GP IIb/IIIa receptor inhibitors are beneficial in unstable angina/ non-ST elevation MI.[69] Four large, randomized, placebo controlled trials evaluated parenteral GP IIb/IIIa antagonists in this syndrome. These included PRISM (Platelet Receptors inhibition in Ischemic Syndrome Management) trial, PRISM-PLUS (Platelet Receptors inhibition in Ischemic Syndrome Management in Patients Limited by Unstable signs and Symptoms) trial, PARAGON (Platelet IIb/IIIa Antagonism for the Reduction of Acute coronary syndrome events in a Global Organization Network) trial and PURSUIT (Platelet glycoprotein IIb/IIIa in Unstable angina: Receptor SUppression using Integrilin [eptifibatide] Therapy) trial. The PRISM trial randomized patients with unstable angina/non-ST elevation MI to intravenous heparin or intravenous tirofiban for 48 h.[14] It showed a composite endpoint reduction in favor of tirofiban.[65],[70] The PRISM-PLUS trail was designed to assess whether tirofiban with heparin was better than either drug alone in the management of a similar group of patients as the PRISM trial. The tirofiban arm was terminated prematurely owing to excess mortality. However, combination of tirofiban and heparin produced highly significant reduction in 7 day composite endpoint (death, MI or refractory angina). In the PARAGON trial, another peptide GP IIb/IIIa antagonist lamifiban, in low and high dose was compared, with or without heparin. No significant benefit was however obtained in these trials.[66] The PURSUIT trial is by far the largest trial of GP IIb/IIIa therapy with 10948 patients showing eptifibatide to produce significant reduction in incidences of death or MI at 30 days in those undergoing PTCA.[67]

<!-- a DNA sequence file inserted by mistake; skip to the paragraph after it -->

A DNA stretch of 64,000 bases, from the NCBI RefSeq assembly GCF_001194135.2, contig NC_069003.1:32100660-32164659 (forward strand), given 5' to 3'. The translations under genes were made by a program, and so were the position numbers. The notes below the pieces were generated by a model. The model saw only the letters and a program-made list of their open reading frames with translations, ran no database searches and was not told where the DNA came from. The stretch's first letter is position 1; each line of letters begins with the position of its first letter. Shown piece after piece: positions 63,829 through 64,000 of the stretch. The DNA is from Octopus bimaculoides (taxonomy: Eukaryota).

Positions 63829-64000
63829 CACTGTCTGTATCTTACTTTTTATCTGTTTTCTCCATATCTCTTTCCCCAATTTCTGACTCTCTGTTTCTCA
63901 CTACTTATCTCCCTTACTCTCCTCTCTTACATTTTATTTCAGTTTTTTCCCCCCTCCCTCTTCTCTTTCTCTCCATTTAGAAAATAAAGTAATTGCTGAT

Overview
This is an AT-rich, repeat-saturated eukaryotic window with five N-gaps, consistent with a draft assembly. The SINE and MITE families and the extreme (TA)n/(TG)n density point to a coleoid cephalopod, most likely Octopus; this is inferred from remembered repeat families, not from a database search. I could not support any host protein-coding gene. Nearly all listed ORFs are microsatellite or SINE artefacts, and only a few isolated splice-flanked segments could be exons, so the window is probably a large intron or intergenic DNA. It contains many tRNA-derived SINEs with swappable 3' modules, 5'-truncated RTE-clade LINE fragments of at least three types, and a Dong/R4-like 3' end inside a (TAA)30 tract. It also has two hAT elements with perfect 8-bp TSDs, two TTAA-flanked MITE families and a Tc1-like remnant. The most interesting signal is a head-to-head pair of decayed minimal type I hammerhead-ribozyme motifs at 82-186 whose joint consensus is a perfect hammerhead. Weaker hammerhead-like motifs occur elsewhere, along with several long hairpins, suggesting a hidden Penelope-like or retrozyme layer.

However, the main disadvantages of the use of GP IIb/IIIa inhibitors are an increased tendency to bleeding, thrombocytopenia and perhaps its cost as well.[71] The determination of an appropriate degree of GP IIb/IIIa blockade with agents that will be both effective and safe is perhaps the greatest challenge in the development of oral agents. The other major challenge in the development of oral antagonists will be the nature of the pharmacokinetic and pharmacodynamic variability that they display in patients.

To conclude, the GP IIb/IIIa receptor is a unique target in cardiology for the prevention of restenosis. Various clinical trials have convincingly established that GP IIb/IIIa receptor antagonists produce a significant reduction of death, non-fatal myocardial infarction, emergency CABG or PTCA, stent or balloon pump insertion for refractory angina. More comparative studies are still required to prove the efficacy and safety of these drugs.